This topic deserves a deep-dive. It's not just whether or not you're over 30 or if you've given birth that determines your size. So here's everything you need to know about choosing the best size for you :)
LENGTH IS KEY
When we're talking about size, it's important to state that the most important dimension of a cup is LENGTH, not diameter. Basically, a cup should sit completely inside your vagina (apart from the stem, which can poke out).
So how do you determine if a cup is too long for you? It's all about the height of your cervix. Our cervix connects our vagina to our uterus, and, is totally unique to each person.
HOW TO MEASURE YOUR CERVIX HEIGHT
It may sound intimidating, but measuring your cervix is super quick & easy. You can also do it at home. Whilst we always advocate seeking professional advice for any medical issue, this is really not worth the trip to your gyno. Quite on the contrary, we should all feel comfortable enough with our bodies to explore it (safely!) in the comfort of our own homes.
Since periods often affect our bodies physically, we highly suggest doing this around the time you're menstruating. As always, the first rule is to carefully wash your hands. Then, take your finger and slide it into your vagina (as if you were inserting a tampon). Keep going until you feel something a bit firmer, similar to the touch to the tip of your nose. Good job: that's your cervix!
- If you can only get one joint of your finger in before feeling the cervix, then you probably have a low sitting cervix.
- If you can get two joints, then you probably have an average sitting cervix.
- If you can get the entire length of your fingers, then you probably have a high sitting cervix.
Generally, a bigger cup size is better for a higher cervix & a small is better for a lower cervix.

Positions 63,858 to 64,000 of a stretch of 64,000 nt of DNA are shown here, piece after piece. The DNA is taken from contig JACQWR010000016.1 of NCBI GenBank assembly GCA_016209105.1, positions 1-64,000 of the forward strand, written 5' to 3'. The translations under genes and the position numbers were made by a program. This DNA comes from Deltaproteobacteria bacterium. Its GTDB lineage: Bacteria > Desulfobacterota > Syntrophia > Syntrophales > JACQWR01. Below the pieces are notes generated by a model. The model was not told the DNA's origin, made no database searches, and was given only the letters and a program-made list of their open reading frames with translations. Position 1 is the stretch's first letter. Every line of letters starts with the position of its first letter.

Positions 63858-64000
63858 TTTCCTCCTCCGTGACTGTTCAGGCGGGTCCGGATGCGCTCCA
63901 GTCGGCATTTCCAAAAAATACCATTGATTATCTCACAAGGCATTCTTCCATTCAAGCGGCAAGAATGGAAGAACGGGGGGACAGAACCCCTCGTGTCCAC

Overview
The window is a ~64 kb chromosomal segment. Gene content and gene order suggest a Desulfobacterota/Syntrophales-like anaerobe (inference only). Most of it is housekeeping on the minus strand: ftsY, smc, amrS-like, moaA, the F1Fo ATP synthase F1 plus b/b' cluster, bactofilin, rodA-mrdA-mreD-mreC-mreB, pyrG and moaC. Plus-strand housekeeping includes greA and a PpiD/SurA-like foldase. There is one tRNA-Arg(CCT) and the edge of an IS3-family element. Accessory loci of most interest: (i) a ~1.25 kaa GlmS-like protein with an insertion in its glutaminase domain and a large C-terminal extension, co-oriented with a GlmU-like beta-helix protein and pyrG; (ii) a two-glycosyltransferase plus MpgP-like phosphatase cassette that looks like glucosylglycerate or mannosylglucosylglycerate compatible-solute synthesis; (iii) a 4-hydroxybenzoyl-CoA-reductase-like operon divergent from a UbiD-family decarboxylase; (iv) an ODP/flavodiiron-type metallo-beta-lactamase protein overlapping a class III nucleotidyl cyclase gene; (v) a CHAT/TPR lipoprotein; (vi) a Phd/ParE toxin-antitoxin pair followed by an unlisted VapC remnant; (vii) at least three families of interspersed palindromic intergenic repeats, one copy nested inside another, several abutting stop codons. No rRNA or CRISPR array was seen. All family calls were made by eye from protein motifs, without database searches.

If you want to be really precise, with the tip of your finger still touching your cervix, place your thumb along your finger to mark all the length that fits inside. Keep the thumb in place as you remove your finger, and measure the distance to the tip of your finger with a ruler. Then you can easily compare that to the length of different cups!
AGE & PREGNANCY
If we go back to our initial diagram, you'll see that a bigger size is recommended for those over 30 or who've given birth. While this is a good general tip, it's definitely not definitive.
You may be in your 30s and find that a size large is uncomfortable, likewise, if you're younger you may also find that a small isn't big enough. Our bodies are ALL different.
Cups have to create suction with our vaginal walls, so it's important the cup sits pretty snugly inside you. Generally speaking, giving birth and ageing can both affect the size of our vaginal canal. In birth, this is because muscles tend to loosen in preparation for labor. Because of this, it's also important to note that women who've given birth through C-section may sometimes prefer a larger size too.
In general, it's good to remember that our vagina can easily expand but will struggle to constantly hold something in place. So if you're really undecided about which size to choose, sizing up may be more comfortable.
Unlike pads or tampons, your flow doesn't really need to be taken into consideration when choosing a cup. Cups have a much larger capacity: while tampons & pads should be changed every 4-6 hours, cups can usually last you 12 hours (although some women prefer rinsing them out more often).